All devotees of Napa Valley Cabernet Sauvignon will eventually find their way to Corison. Since 1987, winemaker Cathy Corison has made some of the most awe-inspiring wines in the valley, though it took a long time for her reticent bottlings to get as much attention as the flashier, more powerful Cabs being made at other Napa wineries. All tastings here begin with a guide through the Kronos Vineyard, directly behind the winery, where the grapes for Corison's top wine grow. Since tastings have moved from indoor to outdoor areas, the winery has been hosting visitors outside on the crushpad, with fire pits and blankets available for chilly days. The Corison Cabernets — elegant, long and graceful, often recalling raspberries and fresh herbs — are the highlights here, but the basic tasting also includes the winery's eclectic Gewurztraminer and a striking Syrah from the Sunbasket Vineyard.
1240 Duhig Rd., Napa
This grand, Champagne-inspired chateau is a tourist destination for a reason.
The ornate chateau that is Domaine Carneros certainly stands out among the rolling hills of Napa’s Carneros region. If it looks very French, that’s because it is: Its owners also own Taittinger, the famous Champagne house, and you may feel like you’re in a French period-piece movie when you’re sipping Domaine Carneros’ sparkling wines above its geometric, manicured hedges. You can’t tour the interior of the chateau for now, but the view is better from the outdoor terraces anyway; tents provide shelter on chilly days. Don’t come here if you’re seeking an intimate, off-the-beaten path experience. Domaine Carneros is busy and bustling, and can be a lot of fun if you’re seeking that energy. There are regular, non-bubbly Pinot Noirs available to taste — and if that’s your jam, you can choose to taste an entire flight of different Pinots — but the pro move here is going for one of the all-sparkling tasting flights. In case you arrive hungry, caviar, charcuterie, cheese and smoked fish platters are also available.
2867 St. Helena Hwy., St. Helena
Modern Napa Cabernet in a gothic Victorian manor.
Come for the vibe, stay for the wine. The Faust Haus is one of Napa Valley's newest tasting rooms, having opened in summer 2020, and is also one of its most stylized. A refurbished 1870s Victorian mansion has been outfitted with lavish interiors meant to recall the sensual pleasures sought by its namesake, Dr. Faustus, the literary character who made a pact with the devil. Flights of Faust wines, dominated by rich and plush Cabernet Sauvignons, are served alongside small bites like veggies with tzatziki dip in the shaded outdoor patio areas, all of them overlooking terraced vineyards and busy Highway 29 in St. Helena. Like Flowers, its sister winery in Healdsburg, it’s highly Instagrammable. The basement of the mansion has a stone-walled speakeasy, purportedly haunted, but you'll have to wait until the pandemic ends to trek into it.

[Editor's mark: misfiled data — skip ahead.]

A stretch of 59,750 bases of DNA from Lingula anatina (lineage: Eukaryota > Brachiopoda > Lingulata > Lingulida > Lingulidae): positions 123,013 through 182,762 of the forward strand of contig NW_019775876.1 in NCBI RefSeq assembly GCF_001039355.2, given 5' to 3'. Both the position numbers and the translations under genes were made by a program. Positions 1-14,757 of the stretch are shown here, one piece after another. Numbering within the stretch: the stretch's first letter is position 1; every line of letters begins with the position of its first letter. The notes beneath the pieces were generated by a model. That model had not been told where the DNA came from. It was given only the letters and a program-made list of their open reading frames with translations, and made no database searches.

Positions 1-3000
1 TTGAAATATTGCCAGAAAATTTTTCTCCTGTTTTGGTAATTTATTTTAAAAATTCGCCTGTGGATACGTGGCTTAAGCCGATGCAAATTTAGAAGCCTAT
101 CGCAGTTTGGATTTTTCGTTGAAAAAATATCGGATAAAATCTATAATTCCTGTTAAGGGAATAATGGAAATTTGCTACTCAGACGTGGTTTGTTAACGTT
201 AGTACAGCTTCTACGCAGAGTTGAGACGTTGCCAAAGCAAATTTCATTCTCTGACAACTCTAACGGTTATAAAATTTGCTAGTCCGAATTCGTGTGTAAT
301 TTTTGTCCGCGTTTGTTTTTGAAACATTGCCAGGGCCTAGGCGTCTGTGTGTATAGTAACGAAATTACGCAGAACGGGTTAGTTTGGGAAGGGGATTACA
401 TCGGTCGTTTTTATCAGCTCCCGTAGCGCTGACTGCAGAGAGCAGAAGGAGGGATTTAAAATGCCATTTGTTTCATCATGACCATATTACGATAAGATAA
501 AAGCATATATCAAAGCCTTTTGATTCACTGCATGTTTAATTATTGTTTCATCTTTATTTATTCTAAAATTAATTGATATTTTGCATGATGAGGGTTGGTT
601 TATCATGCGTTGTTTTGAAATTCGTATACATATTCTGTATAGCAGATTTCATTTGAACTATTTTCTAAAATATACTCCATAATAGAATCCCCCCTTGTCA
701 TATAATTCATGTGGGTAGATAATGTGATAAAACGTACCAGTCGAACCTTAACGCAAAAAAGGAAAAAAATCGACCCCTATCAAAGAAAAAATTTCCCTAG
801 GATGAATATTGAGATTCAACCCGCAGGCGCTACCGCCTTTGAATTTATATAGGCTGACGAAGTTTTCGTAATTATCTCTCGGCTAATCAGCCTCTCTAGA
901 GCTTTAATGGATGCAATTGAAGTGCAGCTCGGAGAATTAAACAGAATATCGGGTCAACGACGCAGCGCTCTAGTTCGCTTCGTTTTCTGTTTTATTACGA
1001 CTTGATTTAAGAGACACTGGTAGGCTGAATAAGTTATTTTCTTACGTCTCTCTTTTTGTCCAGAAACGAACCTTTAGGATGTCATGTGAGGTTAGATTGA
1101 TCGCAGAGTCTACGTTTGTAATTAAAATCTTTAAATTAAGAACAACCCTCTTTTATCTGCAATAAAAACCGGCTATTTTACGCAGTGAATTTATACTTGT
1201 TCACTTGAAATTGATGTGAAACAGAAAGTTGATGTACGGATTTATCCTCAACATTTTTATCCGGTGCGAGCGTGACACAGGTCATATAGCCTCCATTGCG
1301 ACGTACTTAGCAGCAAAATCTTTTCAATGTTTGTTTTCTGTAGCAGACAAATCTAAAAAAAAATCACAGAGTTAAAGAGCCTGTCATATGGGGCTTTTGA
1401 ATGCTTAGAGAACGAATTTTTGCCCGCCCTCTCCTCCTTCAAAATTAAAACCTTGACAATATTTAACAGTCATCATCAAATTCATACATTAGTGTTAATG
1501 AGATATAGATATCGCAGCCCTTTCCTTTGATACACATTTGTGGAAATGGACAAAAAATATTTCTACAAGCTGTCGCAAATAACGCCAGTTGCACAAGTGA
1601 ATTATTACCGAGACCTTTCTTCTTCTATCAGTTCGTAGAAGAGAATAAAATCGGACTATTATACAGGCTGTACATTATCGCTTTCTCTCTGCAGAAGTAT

4035 Westside Rd., Healdsburg
Polished Sonoma Coast wines, lavish gardens and picture-perfect cabanas.
The House of Flowers is practically begging to be photographed, with its abundant greenery and cushion-filled cabana seating areas that wouldn’t look out of place beside a fancy hotel rooftop pool. Although Flowers has been producing wine since 1991, it didn’t open a tasting room until 2019, and it makes for a swanky addition to Healdsburg’s crowded, winery-filled Westside Road corridor. The grapes for the Flowers wines are not grown here, however; they come from vineyards much farther west, closer to the Pacific Ocean, a cool, fog-shrouded area that’s known for producing elegant, acid-driven Pinot Noir and Chardonnay. Tastings here feel languorous, ideal for lingering with friends over a couple of hours. Little snacks — chilled soup shooters, gougeres, crostini and the like — are served alongside the glasses.
Frog's Leap Winery
8815 Conn Creek Rd., Rutherford
Accessible Napa Valley wines from an organic-viticulture pioneer.
Frog's Leap Winery began farming its grapes organically in 1989, long before it was common in the wine industry. That's still one of the winery's big selling points, and you'll hear about it when you visit the scenic property, where historic farmhouse buildings are surrounded by colorful gardens and vigorous vineyards. Tastings have always been held on the farmhouse’s outdoor deck, and to accommodate social distancing, the winery constructed an additional tasting area in the gardens out of a renovated shipping container. The Frog's Leap wines are as good as any in Napa Valley, but the pricing here is more humane than at some neighboring wineries. The setting feels more homey than luxurious — in a good way. There's an all-star cast of wines, from floral Chenin Blanc to brambly Zinfandel, plus a Merlot that's perennially one of Napa’s greatest. Tastings come with a small cheese plate with fruit preserves from the gardens.
Gundlach Bundschu Winery
2000 Denmark St., Sonoma
The quintessential winery pit stop near downtown Sonoma.
Anyone new to Sonoma wine tasting should make a point of stopping at Gundlach Bundschu, known as Gun Bun to locals. Just outside of downtown Sonoma, the winery is one of the oldest family-owned estates in California, with a history dating to 1858. It’s a sprawling property with hundreds of acres of vineyards, extensive wine caves, ponds, multiple barns and a lot of space for unpretentious, easygoing wine tastings. The winery also hosts concerts and even an annual music festival, but that’s all on pause until the pandemic ends. It’s a perfect place to hang out around a picnic table for a few hours and is especially well-suited to families that have children in tow. Gun Bun produces an uncommonly diverse array of wines, from a solid dry Gewurztraminer to Tempranillo.